I regularly host games for others (entire set-up brought to their homes + host for a standard fee) and it was through this that I received this opportunity. Because of their belief, I was approached and asked for details on this business. Not only was it funded, but my terms were all agreed to by people I highly respect.

I may not be good enough to get an interview for picking up trash on the beach, but after hours and hours of questions and meetings, some other people think I might be able to do this.

My partners want no part of the day to day. My risk is sweat equity. I didn’t even have a job to leave. My risk is living with the pain that would come from letting my partners down. They showed a trust and belief in my vision and abilities that I have not experienced before. I can and will do every single thing possible to satisfy their measured expectations
 
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louBdub

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I helped opened up a room as a dealer/floor down here in SoCal and stayed for about 10 years. 15 table room on an Indian reservation. If you need any help with the poker side of the business, hit me up.

Good luck. Sounds like a really fun project.
This.

When I wanna shoot, I find a guy who’s been shooting longer and better than me.

When I wanna roll something, I find a cave man who made the wheel.

If I wanna get words from people about how to run a poker business, I’m finding people like @casinochipper22

Everything else is just fluff.
 

chrismurda

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Haha I’m already expecting to ask the bartender to play a could hands until someone comes in.

Although not the bartender, our local card room that spreads a max of 2 tables of holdem has dealers who are on break or the floor manager sitting in games to keep tables full enough until more players arrive.
 

HaRDHouSeiNC

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4) I couldn’t find a job. I have applied to over 200 job openings since completing my Masters in May. Over the last 2.5 months, I have not received so much as a single follow-up email. I have applied for positions matching my qualifications and all the way down Beach Worker III for $10/hr for county government. I have paid for professionals to build my resume with me and regularly refresh my junk mail 5x/day to see if something went there instead.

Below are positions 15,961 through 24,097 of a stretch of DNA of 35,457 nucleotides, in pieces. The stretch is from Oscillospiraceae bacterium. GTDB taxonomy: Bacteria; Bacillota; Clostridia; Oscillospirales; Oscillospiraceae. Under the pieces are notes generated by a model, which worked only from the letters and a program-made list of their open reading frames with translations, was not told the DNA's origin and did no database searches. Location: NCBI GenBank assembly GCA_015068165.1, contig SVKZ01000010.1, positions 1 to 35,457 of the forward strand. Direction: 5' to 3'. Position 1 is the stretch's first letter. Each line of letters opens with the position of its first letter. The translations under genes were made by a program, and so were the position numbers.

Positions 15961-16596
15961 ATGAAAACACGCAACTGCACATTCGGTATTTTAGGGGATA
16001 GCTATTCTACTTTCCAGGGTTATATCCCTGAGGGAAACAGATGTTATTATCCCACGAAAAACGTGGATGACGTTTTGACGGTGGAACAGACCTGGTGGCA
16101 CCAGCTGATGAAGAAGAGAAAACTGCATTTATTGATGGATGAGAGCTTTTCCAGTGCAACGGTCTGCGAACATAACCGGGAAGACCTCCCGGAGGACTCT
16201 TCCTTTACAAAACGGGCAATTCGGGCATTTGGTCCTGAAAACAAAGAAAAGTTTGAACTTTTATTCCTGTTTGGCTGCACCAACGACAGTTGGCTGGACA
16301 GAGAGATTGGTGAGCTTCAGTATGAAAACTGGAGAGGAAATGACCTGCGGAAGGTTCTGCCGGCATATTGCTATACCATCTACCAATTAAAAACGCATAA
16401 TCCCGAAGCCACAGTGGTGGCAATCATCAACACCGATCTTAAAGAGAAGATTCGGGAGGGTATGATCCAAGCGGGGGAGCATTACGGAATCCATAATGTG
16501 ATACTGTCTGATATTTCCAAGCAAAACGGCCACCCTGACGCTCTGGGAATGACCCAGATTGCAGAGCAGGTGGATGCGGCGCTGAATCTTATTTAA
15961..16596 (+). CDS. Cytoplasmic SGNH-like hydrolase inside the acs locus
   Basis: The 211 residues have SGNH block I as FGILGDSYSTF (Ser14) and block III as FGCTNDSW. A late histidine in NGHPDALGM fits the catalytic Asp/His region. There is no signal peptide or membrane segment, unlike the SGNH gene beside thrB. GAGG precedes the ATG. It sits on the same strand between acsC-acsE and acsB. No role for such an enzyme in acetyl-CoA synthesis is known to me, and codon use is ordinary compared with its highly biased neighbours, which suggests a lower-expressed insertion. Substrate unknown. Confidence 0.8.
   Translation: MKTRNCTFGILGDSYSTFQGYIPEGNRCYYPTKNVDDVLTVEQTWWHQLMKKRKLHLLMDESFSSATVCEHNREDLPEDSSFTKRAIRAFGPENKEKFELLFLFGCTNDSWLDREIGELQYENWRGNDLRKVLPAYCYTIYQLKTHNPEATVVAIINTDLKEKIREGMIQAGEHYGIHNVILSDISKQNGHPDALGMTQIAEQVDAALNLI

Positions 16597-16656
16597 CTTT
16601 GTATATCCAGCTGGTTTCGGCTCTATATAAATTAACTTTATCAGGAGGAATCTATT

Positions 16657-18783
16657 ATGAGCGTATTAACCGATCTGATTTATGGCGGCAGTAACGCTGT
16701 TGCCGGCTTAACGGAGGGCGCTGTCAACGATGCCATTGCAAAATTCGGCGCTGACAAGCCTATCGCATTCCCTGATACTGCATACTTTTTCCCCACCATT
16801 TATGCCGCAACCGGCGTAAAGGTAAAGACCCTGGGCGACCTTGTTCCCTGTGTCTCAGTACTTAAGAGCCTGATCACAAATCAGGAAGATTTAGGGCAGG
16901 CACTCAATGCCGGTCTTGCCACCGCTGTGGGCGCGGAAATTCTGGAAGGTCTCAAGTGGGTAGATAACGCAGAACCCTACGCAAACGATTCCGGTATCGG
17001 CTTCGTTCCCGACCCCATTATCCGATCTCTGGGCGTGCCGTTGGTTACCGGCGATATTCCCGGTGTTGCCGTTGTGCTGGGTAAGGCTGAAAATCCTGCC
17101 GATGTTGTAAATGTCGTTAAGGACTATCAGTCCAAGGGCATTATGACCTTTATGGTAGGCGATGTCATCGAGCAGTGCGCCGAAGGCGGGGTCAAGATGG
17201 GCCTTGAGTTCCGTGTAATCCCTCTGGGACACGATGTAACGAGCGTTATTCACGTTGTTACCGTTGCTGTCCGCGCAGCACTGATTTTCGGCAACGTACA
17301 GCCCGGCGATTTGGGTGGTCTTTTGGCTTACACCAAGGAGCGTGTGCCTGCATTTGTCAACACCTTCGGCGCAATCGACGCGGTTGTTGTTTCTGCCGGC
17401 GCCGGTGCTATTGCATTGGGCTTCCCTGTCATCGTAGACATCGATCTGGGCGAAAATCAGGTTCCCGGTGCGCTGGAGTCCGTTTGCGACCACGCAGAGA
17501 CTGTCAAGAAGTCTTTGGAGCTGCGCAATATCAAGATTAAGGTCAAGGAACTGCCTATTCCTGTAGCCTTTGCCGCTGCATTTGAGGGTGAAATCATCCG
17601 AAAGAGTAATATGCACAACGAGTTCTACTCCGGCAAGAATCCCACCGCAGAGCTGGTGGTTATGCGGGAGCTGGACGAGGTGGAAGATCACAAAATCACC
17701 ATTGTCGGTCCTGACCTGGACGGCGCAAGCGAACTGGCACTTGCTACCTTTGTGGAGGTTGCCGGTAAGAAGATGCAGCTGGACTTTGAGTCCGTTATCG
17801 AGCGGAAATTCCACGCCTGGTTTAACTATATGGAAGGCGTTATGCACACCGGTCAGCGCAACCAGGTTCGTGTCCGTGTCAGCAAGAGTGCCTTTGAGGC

With all the reported job openings every quarter this blows my mind
 

Rakrul

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I strongly recommend this book. Granted, it's geared towards poker rooms in casinos and not pure poker rooms but it still has important points. The main difference being you probably won't have randoms popping in on impulse which are the ones you should cater to. It's a quick read and they make some points that aren't intuitive until you've read them.
 

ImCrossland

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Are there any chair manufacturers worthy of recommending here? Price/comfort/design are all important here.

Currently set on purchasing chairs from BBO but I’d prefer a classier look without giving up level of comfort or price point. ($15k budget)
 

Jonesey07

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doublebooyah85

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Tonysquander

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Are there any chair manufacturers worthy of recommending here? Price/comfort/design are all important here.

Currently set on purchasing chairs from BBO but I’d prefer a classier look without giving up level of comfort or price point. ($15k budget)
How many chairs are you looking to get for $15k?